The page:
Grant opportunity: Solar Home Systems in Uganda Refugee Settlements Grants Program

The United States Agency for International Development (USAID) and Green Powered Technology, in partnership with Energy 4 Impact, would like to invite eligible companies to submit proposals for expanding access to Pay-As-You-Go Solar Home Systems in the Kiryandongo and Rwamwanja Refugee Settlements & Host Communities in Uganda.

To apply, applicants should complete all items in the Call for Proposals package and send to grants@greenpwrd.com no later than March 20, 2019 at 1200 East Africa Time. For details on eligibility criteria, a listing of other important dates and full application instructions, please refer to the Call for Proposals.

 

About USAID De-Risking Pay As You Go Solar Home Systems in Uganda Refugee Settlements.

The USAID Power Africa’s De-Risking Pay-As-You-Go (PAYGO) Solar Home Systems (SHS) in Uganda Refugee Settlement Project builds upon USAID’s recent and ongoing work in Uganda. It seeks to showcase Power Africa’s key contributions to the Smart Communities Coalition (SCC) as a Co-Chair, along with Mastercard and over 30 SCC members. The SCC is working to improve the delivery of essential services to refugees and host communities through enhanced coordination between public and private entities and the strategic introduction of technology, in accordance with three foundational pillars – connectivity, digital tools and energy access.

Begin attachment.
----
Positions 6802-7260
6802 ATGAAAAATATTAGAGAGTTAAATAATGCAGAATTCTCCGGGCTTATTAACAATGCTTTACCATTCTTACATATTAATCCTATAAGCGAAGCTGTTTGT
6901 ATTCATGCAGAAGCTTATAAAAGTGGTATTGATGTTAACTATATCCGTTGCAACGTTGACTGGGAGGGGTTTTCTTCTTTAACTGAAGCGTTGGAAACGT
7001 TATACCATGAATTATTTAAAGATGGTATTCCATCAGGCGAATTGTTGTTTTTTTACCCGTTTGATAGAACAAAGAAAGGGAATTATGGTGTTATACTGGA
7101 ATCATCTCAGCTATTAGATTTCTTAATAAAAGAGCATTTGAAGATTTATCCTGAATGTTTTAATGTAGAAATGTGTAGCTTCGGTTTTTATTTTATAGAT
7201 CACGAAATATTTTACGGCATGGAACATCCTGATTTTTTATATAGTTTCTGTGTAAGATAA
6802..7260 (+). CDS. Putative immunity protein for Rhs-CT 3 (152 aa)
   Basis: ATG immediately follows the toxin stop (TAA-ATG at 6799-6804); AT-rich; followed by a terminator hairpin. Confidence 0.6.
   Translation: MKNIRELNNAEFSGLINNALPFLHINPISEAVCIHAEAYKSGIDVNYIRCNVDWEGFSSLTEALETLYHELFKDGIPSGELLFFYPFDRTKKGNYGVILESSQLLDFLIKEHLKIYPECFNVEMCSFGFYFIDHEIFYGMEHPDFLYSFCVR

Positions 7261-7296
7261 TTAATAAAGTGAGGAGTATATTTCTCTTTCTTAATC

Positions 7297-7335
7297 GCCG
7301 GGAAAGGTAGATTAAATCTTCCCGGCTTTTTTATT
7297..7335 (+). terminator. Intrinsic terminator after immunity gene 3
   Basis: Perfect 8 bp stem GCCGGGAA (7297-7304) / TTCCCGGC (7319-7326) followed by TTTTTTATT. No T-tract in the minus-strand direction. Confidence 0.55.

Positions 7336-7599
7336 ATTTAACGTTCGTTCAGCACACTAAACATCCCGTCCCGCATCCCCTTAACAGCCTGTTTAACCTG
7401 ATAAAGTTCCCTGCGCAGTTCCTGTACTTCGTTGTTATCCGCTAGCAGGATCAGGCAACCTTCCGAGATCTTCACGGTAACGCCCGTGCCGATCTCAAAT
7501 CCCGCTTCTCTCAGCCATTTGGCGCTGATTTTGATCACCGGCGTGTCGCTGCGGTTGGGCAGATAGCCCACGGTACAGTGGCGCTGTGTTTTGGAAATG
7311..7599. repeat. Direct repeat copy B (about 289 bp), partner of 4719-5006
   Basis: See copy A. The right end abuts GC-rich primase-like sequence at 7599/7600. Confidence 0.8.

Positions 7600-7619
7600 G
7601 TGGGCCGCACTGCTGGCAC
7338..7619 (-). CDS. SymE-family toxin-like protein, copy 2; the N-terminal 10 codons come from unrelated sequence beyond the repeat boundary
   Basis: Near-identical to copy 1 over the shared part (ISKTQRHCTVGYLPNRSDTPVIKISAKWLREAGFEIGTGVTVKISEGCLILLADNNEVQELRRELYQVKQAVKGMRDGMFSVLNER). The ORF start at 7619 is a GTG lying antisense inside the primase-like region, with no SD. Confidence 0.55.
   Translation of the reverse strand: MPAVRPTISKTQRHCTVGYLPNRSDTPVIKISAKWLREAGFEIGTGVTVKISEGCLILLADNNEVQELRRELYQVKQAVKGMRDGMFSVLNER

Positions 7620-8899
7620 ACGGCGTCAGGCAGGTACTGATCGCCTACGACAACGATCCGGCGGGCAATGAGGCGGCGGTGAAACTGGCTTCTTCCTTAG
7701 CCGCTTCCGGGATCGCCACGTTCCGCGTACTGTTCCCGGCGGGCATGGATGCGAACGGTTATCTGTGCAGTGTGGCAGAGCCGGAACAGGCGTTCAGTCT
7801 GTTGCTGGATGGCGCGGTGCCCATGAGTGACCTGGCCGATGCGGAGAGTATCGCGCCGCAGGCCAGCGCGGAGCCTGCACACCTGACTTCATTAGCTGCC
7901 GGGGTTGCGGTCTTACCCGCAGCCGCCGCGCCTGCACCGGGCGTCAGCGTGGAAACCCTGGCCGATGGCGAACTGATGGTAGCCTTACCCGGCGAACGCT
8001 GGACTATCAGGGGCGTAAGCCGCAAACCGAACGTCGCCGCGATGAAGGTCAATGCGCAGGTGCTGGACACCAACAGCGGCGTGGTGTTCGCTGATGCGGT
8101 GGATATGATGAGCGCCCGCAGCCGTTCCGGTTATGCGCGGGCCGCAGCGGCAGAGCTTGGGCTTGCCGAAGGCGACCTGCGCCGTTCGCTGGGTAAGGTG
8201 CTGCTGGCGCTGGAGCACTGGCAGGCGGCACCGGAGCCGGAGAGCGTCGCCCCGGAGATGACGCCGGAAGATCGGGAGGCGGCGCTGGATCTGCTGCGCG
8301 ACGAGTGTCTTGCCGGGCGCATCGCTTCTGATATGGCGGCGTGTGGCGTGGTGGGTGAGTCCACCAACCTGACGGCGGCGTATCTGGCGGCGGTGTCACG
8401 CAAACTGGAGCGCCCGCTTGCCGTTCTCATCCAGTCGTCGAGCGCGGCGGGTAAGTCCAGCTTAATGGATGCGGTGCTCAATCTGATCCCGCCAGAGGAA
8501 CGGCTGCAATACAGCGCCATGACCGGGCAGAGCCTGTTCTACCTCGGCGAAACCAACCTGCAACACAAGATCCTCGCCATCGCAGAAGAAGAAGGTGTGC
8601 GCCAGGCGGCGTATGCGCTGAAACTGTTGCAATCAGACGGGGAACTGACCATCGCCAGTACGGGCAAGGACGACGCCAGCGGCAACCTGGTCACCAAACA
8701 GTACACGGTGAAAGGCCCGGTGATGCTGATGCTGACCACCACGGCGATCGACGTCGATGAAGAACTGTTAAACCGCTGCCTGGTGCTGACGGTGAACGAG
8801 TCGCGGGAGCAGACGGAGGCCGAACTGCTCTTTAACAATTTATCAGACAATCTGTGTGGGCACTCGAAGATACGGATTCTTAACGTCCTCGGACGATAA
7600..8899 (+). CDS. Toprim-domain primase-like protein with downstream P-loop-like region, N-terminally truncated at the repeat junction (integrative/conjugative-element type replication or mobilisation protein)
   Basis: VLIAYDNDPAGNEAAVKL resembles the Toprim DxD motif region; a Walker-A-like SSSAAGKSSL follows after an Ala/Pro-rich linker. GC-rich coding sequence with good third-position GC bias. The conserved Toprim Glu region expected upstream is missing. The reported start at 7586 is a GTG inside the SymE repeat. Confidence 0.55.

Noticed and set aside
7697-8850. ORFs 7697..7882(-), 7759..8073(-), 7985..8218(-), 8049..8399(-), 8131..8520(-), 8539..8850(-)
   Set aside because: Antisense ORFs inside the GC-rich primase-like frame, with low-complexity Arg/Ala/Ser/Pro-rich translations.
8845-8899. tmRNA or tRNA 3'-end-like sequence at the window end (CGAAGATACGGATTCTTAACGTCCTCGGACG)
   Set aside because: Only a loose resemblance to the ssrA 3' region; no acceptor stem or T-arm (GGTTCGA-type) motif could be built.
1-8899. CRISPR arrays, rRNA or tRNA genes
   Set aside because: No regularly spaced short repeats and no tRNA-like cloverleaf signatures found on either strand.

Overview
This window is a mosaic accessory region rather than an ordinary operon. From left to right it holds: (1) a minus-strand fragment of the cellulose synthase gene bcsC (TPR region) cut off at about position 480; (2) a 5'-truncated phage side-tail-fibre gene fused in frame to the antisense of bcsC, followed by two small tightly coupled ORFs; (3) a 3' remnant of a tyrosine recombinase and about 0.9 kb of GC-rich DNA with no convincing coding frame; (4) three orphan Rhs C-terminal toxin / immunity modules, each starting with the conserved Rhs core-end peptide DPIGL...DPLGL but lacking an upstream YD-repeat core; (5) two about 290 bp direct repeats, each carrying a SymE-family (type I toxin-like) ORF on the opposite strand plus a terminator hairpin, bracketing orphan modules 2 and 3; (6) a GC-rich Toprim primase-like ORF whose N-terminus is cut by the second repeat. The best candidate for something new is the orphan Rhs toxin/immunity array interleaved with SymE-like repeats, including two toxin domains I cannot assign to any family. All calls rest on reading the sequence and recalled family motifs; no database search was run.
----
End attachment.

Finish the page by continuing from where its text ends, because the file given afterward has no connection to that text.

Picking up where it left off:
The project aims to accelerate off-grid investment and energy access by incentivizing private sector companies to recognize the market and business development potential in refugee settlements and host communities. This Grants Program will provide funding support to selected PAYGO SHS companies to de-risk potential investments for market entry into Kiryandongo and Rwamwanja refugee settlements and their host communities. Lessons and experiences gained through this project may provide a catalyst for future private sector energy access interventions. Grant awards will further innovation, and reduce the knowledge, product, financial, and risk barriers to serving refugee communities and host communities.

 


 

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